Homo Ludens (Man at play)

Opening 11 January 2018, 6 - 8.30pm

The Library Project, 4 Temple Bar, Dublin 2

 

Curated by Roisin Bohan, Winner of the Black Church Print Studio 'Recent Curator Graduate Award', 2017.


Exhibiting Artists: Daire O'Shea, Cará Donaghey, Irene Whyte, Isabel English, Margot Galvin


Homo Ludens, the title of this exhibition, is the species of people who inhabited New Babylon, a future utopian city envisaged by Dutch artist Constant between 1956 and 1974. The term Homo Ludens was originally coined by Dutch cultural historian J. Huizinga in 1938, meaning a species of people whose fundamental activity is considered ‘play'. In New Babylon, Homo Ludens were free to lead creative and imaginative lives, released from labour by the development of automated systems. Here, the inhabitants were in control of their environment, able to change it to suit their needs, moods, and behaviour through the use of "moveable architectural components such as walls, floors, staircases... [and] colour, light [and] texture..".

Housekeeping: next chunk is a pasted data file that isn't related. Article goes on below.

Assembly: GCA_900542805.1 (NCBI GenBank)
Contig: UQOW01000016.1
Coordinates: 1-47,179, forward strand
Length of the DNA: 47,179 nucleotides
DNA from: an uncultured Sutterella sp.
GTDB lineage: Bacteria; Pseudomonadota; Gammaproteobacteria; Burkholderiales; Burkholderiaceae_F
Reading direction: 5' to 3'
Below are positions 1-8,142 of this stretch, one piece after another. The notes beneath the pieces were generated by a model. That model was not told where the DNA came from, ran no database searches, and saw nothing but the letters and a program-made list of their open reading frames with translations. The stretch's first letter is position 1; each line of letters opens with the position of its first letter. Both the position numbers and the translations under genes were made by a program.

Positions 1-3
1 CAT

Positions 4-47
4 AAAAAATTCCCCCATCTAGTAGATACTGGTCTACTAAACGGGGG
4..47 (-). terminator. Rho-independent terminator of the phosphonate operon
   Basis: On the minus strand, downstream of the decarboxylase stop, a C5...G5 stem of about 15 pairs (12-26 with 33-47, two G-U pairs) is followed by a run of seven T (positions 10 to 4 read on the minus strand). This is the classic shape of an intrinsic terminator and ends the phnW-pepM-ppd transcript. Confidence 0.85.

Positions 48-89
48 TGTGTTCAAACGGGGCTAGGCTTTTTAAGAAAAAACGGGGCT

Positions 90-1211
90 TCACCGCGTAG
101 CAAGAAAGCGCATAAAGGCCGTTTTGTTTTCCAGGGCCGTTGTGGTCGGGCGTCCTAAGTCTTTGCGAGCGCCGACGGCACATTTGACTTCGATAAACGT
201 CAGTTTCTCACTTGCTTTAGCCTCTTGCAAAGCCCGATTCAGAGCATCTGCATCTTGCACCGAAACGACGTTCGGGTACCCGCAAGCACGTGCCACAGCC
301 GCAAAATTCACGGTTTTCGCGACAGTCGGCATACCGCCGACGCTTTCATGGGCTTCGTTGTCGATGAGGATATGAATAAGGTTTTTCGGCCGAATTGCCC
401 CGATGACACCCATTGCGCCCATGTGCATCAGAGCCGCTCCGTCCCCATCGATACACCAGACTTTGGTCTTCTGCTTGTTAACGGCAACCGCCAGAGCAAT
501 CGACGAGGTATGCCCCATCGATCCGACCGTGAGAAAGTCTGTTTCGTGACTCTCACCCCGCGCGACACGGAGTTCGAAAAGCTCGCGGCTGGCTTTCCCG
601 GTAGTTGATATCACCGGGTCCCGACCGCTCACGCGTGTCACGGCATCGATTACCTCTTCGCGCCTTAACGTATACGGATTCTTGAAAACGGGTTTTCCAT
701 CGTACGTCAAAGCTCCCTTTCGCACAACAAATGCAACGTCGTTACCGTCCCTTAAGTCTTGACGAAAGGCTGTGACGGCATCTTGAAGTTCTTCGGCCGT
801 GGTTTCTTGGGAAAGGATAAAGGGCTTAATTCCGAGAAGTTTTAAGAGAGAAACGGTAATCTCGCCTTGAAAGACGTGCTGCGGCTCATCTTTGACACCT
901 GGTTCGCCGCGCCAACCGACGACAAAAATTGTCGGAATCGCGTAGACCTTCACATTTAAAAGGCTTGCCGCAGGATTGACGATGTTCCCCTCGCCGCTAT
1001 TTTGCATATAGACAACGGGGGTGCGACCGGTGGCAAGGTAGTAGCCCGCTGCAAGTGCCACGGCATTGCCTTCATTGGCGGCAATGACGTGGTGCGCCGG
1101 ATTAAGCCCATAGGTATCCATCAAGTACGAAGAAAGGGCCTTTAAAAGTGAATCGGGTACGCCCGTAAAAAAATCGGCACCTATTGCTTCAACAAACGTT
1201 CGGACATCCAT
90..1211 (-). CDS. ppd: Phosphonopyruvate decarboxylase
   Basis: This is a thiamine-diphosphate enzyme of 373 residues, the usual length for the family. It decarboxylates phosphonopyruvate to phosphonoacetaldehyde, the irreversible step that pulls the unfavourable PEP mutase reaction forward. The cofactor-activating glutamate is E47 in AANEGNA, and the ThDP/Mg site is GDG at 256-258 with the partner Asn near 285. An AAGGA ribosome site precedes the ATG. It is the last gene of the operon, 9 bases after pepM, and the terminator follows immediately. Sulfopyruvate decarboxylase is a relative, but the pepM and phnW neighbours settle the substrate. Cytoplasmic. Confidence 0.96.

In this exhibition, five artists are brought together whom each play with architectural elements such as the inhabitants of New Babylon. Traditional architectural blueprints are the starting point behind the development of Irene Whyte's carbon paper prints. In contrast to this traditional method, these prints are without detail, isolated shapes and curvatures cast by fading sunlight in the Black Church Print Studio building. Daire O'Shea and Isabel English's sculptural installations hint to infrastructural materials, through Daire's steel frames and reflective surfaces, and Isabel's sculptural objects which resemble wooden pallets and the walls of the gallery space.


Constant imagined New Babylon as a labyrinth in which the inhabitants could continually find new paths, living in a constant state of exploration. For this exhibition, Cará Donaghey presents two printed works on paper, placed separately within the exhibition, both produced from one copper plate. A pathway must be created to view the two works and the completed piece by navigating through the space and the work of the other artists. This method of exploration is also the initial step in Margot Galvin's printmaking process. Examining Dublin city's infrastructure, Galvin translates significant buildings and locations into abstract shapes, forms and colours.

 

Exhibition continues until Saturday, 27 January 2018
Opening hours: 12 - 6pm Tuesday - Saturday


Associated Event: A&E, Analyse and Experiment
Friday 12 January, 1.15pm


Informal floor talk between the Artists and the Curator on the exhibition and the themes it explores.
Free event, all welcome.